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APM Blog: The Wonder of APM CE Services

By Hallett German posted 03-07-2015 10:28 AM

  

 

Gone are the days of milkmen when you left numerous bottles outside your door. Almost magically in the early hours of the dawn back then, the old milk bottles disappeared only to be replaced with new ones.

Empty-Milk-Bottles.jpg

 

The same sort of magic also happens with APM CE (CEM) Services. Each morning when arriving at work, there are new incidents and reports, updated statistical tables, and a cleaner database. (Note: If monitoring too many transactions, creating too many defects, or not following best practices on server requirements/architecture, then the above results may or may not happen.)

 

So let's talk about what is going on behind the scenes to get the daily report:

 

The TIM or MTP/TIM generates the needed ingredients of the recipe to make reports. This includes defects, statistics, and session/login mapping information (in cache). Looking at the timfiles log shows which files are or are not being processed. Most of the interim files are stored under /etc/wily/cem/tim/data/out. The stats files are kept for the previous hour while the other files are collected every five seconds.

 

The TIM Collector pulls the files off of the TIM. It also does the hourly or interval aggregation of statistical information. (This collector additionally does RTTM and Transaction Discovery processing. Because it is busy around the clock, a dedicated TIM Collector server is highly recommended.) If for some reason the TIM Collector gets bogged down in processing, then data may back up (But not lost.) on the TIM. A restart of the TIM Collector typically resolves this issue.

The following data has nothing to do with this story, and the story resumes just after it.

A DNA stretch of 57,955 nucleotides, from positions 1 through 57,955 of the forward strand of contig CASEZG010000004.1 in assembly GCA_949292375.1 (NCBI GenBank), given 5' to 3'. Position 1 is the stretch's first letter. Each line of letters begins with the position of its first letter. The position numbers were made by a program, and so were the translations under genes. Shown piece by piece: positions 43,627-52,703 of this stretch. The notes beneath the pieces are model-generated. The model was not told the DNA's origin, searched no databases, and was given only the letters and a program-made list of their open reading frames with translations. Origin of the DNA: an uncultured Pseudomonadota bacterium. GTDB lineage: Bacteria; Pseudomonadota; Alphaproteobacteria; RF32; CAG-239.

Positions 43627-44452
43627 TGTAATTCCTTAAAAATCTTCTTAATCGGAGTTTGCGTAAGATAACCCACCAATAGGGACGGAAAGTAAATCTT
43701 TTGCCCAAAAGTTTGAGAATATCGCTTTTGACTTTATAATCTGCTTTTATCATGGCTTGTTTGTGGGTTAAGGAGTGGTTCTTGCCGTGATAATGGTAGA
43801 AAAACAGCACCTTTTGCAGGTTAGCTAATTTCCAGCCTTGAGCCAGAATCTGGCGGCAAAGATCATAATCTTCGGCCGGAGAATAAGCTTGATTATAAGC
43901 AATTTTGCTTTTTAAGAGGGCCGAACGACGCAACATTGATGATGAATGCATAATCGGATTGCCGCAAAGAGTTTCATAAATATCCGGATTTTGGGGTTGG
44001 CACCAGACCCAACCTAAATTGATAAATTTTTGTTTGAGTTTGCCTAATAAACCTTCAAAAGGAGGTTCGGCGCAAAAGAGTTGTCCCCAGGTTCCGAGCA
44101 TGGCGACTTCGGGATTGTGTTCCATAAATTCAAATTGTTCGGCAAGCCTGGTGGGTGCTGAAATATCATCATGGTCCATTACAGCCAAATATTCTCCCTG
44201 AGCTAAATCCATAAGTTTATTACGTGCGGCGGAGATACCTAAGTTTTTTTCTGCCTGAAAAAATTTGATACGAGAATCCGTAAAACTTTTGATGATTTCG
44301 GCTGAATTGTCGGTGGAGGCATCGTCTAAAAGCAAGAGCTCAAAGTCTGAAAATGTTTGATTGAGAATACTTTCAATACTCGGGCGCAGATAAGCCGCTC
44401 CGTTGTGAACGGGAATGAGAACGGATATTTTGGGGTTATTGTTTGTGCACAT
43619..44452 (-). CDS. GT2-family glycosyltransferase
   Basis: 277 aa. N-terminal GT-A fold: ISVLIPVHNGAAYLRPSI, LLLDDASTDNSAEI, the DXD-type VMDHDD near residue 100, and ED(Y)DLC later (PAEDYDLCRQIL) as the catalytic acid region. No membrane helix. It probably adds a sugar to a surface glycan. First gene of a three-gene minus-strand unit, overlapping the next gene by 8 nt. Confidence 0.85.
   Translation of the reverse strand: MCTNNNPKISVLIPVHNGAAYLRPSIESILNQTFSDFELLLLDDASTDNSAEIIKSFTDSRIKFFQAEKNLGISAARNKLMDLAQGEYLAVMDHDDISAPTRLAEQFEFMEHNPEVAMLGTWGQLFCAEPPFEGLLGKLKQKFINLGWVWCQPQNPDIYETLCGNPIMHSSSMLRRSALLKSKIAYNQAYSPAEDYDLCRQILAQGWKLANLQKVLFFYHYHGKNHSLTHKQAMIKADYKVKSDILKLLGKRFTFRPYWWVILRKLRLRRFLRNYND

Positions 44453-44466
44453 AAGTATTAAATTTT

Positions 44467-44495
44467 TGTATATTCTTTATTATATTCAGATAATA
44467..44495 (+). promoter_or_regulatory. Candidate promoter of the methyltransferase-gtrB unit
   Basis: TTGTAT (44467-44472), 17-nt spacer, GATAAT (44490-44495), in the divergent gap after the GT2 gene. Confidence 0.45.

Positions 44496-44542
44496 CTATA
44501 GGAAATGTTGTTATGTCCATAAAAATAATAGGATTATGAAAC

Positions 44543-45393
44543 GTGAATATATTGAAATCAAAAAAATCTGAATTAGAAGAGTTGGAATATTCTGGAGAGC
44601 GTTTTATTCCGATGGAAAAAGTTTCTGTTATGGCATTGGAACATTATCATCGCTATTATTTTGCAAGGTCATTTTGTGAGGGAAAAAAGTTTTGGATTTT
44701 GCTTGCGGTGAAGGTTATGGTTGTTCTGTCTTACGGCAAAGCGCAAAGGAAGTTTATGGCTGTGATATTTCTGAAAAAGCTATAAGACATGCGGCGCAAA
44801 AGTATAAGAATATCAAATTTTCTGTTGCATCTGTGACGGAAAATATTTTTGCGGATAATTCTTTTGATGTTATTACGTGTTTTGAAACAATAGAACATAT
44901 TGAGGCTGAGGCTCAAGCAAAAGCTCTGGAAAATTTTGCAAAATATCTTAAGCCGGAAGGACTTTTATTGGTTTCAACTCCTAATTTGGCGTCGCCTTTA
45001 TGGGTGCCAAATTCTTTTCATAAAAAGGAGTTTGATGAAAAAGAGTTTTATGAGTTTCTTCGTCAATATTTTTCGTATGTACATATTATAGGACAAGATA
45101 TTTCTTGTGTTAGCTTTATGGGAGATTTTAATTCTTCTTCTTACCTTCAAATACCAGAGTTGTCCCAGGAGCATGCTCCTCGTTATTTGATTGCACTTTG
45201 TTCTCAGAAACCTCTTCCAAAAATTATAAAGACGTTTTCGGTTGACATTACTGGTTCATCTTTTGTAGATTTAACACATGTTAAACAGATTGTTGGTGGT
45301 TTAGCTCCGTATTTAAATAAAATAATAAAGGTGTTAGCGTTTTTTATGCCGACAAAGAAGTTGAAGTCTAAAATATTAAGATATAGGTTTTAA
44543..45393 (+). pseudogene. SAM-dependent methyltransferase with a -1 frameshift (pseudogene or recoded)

The Stats Aggregation Collector Service runs by default shortly after midnight. It aggregates the hourly  into weekly, weekly into monthly, and monthly into yearly data. These processes run independently of each other. Up to two years of data can be processed. Depending how many defects that you have, your configuration settings, and whatever else that server is doing, this may take minutes or hours. Viewing the log in INFO not DEBUG mode allows viewing the processing over several days. Many of the settings for this are configurable in EM-HOME\config\tess-default.properties\tess-customer.properties. (Or equivalent location. There are other files in that directory that can also be configured to impact performance.)

 

The APM Database Cleanup Collector Service is the least intensive service and typically runs on the Stats Aggregation Collector. At three A.M. it kicks off vacuuming and soft deleting old records and tables.

 

The APM Database stores the output from the TIM in Postgres and Oracle database tables. If available, it also stores Appmap data. Without proper maintenance, it can grow quite large and can impact performance in displaying reports. Typically large tables are users, user groups, session maps, app maps, and defect metadata.

 

 

The MOM GUI is used to display and to schedule the creation of reports. But it is dependent on all the above severs to do their jobs before a result is shown. So keep in mind all of the magic involved when looking at your next report.

 

Thanks to Safekidda and Wikimedia.org for use of the image.

 

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